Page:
Our North Island outdoor adventure consisted of both planned and unplanned activities, we conquered Great Walks, Volcano’s and walked, albeit not easily, into Mordor. We have compiled a few clips of these adventures into a short video below.
Our first outdoor adventure was our second Great Walk, the Whanganui Journey. Even though it is labelled as one of the 9 Great Walks, it is actually a river, so there is no walking involved at all, not even a single portage. Outfitters give you two choices for the Journey, a Kayak or a Canadian Canoe or as the Kiwi’s call it, simply a Canadian…I think the choice is an obvious one. We booked a 3 day, 2 night trip and we quickly became a little famous, there were a bunch of groups starting when we did and of course everyone does the usual pleasantries “where are you from…” We were the only Canadians and everyone was assuming we would be great at canoeing…I think purely based on the fact that they were sitting in something called a Canadian. Each day we would leave our campsite at the same time as all the other groups, 8ish, paddle leisurely down the river, stop for lunch, look around, even did a hike one day, and both days we would get into camp at about 2 p.m, set up, get out our chairs, change and sit and drink our beer, read and snack. Everyone else would show up around 6, wet and exhausted, climb up to the campsite and the first thing they would see was us relaxing by our tent enjoying a cold one. One day all the groups were having trouble getting out of the canoes at the takeout, we chatted after and they were saying how hard it was, and I told them it really was a horrible spot for people to take out their canoes…as he walked away I heard him yell “Hey guys, it is bad….even the Canadians say so”. We have to say though, that as much as we enjoyed our trip, nothing beats canoeing in Canada.
As soon as we climbed out of our canoe, we headed off to the base of our next adventure, National Park…it’s an actual town called National Park, we were confused to….from here we would tackle the Tongariro Alpine crossing, otherwise known as the hike into Mordor. Tongariro National Park is New Zealands oldest national park as well as a World Heritage Site, it’s landforms are so unique that at times we thought we were on the moon, it really was awe-inspiring scenery. Some say that the Tongariro Crossing is one of, if not the best day hike in the world. The trek is 19.4 Km long and takes you up into alpine terrain that consists of active volcanic peaks Ngauruhow, Tongariro and Ruapehu. The trek is challenging and can take up to 8 hours, in addition, you can climb Mount Ruapehu, otherwise known as Mount DOOM from Lord of the Rings. Of course for us, it was not enough to simply take on the challenge of the crossing, we needed to conquer Mount Doom (Mt Ruapehu) as well!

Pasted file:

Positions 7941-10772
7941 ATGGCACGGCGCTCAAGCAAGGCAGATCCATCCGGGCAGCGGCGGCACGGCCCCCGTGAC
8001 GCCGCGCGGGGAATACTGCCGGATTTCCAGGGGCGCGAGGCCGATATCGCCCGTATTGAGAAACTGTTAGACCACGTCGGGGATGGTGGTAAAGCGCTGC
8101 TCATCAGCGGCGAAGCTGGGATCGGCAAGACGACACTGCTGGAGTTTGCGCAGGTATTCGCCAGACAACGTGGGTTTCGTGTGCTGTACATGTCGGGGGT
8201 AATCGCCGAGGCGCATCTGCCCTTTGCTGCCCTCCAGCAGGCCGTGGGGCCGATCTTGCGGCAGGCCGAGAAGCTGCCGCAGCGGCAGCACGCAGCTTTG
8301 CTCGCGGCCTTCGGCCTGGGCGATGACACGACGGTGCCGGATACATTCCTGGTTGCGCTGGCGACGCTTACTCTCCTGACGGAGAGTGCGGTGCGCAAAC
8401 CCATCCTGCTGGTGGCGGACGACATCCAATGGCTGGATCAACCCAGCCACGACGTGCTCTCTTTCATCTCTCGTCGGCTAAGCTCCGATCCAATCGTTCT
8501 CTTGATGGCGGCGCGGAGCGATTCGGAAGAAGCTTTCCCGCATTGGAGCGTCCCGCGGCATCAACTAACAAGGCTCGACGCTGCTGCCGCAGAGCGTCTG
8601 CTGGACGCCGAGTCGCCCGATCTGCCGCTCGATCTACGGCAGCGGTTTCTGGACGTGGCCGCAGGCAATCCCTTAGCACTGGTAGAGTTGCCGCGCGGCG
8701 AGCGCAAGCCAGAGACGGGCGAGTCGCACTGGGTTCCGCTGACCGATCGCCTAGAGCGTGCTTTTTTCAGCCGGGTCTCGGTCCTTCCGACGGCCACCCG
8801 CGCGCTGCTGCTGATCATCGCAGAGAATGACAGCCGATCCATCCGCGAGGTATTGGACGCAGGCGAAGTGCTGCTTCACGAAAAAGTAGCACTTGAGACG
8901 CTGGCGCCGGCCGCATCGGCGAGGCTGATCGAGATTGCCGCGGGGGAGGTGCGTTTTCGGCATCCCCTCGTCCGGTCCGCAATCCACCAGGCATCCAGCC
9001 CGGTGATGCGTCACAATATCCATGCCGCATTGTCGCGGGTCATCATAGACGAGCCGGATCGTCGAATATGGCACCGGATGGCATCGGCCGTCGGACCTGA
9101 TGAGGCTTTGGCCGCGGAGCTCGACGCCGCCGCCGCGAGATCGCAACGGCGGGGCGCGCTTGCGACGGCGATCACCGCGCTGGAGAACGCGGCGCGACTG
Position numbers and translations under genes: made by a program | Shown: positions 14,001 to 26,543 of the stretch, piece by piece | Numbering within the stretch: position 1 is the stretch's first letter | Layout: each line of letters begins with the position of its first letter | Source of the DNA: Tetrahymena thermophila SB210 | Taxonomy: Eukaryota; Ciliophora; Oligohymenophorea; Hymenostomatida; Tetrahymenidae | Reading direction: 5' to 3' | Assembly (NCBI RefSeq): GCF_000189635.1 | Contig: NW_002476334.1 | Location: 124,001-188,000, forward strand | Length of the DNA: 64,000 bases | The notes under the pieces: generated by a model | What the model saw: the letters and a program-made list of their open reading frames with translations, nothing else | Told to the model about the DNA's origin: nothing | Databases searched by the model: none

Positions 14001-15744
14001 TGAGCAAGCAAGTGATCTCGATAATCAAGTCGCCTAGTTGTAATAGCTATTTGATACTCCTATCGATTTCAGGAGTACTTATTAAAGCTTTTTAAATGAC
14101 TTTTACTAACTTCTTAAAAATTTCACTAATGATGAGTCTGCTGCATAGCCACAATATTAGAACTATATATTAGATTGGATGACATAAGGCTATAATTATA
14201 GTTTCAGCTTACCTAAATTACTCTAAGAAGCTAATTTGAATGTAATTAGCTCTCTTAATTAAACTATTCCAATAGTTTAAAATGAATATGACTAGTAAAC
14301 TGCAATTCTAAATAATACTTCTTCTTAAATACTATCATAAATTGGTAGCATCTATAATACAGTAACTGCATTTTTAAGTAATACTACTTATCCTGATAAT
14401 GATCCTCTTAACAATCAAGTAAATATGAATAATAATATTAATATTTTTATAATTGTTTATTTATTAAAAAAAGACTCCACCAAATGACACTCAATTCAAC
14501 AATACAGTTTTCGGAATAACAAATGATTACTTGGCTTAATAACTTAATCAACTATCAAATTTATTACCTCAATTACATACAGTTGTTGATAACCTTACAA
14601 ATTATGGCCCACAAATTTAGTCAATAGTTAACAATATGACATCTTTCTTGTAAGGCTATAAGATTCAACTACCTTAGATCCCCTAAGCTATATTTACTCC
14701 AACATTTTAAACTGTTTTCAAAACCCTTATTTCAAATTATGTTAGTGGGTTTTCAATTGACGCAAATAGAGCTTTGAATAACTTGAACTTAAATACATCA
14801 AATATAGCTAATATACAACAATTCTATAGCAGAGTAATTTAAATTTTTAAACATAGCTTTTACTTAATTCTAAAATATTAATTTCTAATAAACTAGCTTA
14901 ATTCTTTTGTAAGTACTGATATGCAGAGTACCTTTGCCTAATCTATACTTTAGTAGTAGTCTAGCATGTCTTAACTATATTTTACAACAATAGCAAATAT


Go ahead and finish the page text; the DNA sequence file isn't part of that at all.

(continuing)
Mt Ruapehu is 2287m to the summit and it is a perfect volcanic cone and is still active – when you are climbing it and various parts of the ground is stemming around you, you are exceedingly aware of this fact – and it last erupted in 1975. It’s average pitch is 45 degrees, it takes about 2 hours to get up and it is an unmarked trail, so you have to devise your own root. When we initially set off, there were 6 of us, two Scots, two Dutch and us two Canucks, we let the Scots lead the way – Poole, we quickly realized the error of our ways – as they began plugging up the slop with extremely lose, volcanic sand and rock. We all trudged behind them for 30 minutes, gaining 1 step while sliding back 2, it was like running on a treadmill. Finally I thought, this is bonkers and I scooted across the steep slops to the old lava flows and used the rocks as footing to climb. The rest soon followed. The climb up itself is beyond stunning, but the steepness if unbelievable, you are acutely aware that if you start falling, you are not going to stop for about 1000m. It is about a 2 hour climb up and an exhilarating 40 minute decant – if that doesn’t give you an idea of the steepness and terrain I don’t know what will. The decent feels like skiing at points as you rapidly slide down volcanic ash, sand and rocks, there really is no room for error. It was an exhausting climb but well worth it and I think the images in the video speaks for itself.
After our accent of Mount Doom, we still had the majority of the track left to do, and still had the most active volcanic area to work our way through. The area is so active that it last erupted in 2012 and forced the government to put in a light and sign system to warn hikers if there was a sudden increase in activity. I equate this to about the same level as airplanes giving out lifejackets – we all know we are not gracefully landing on water and sliding out onto awaiting rafts, just like we all know that if I am standing on a volcano and it blows, warning lights are simply going to be the last thing I see before I blow with the mountain – I am convinced these things excist to occupy our mind so we don’t think about our immanent death. The area is so active that the area you walk through is still venting and the recent lava flow is still stemming, it was terrifyingly beautiful. After 8 hours, we limped out of the trek to our awaiting shuttle and instated of going back to our tent and sleeping like normal human beings, we packed up and headed off to find our next adventure.
Over the next week we worked our way towards Auckland, doing small walks, hikes, visiting volcanic sites and ended up on the West Coast, more specifically the Coromandel Peninsula. This was our final stop before Auckland and we were able to snorkel – although water clarity was highly questionable at some points – but it was beautiful. The area was lovely though as we were able to do a small hike to some coves, including a well known cove called cathedral cove.
The video below gives you a little taste of the countryside and our adventures. Enjoy!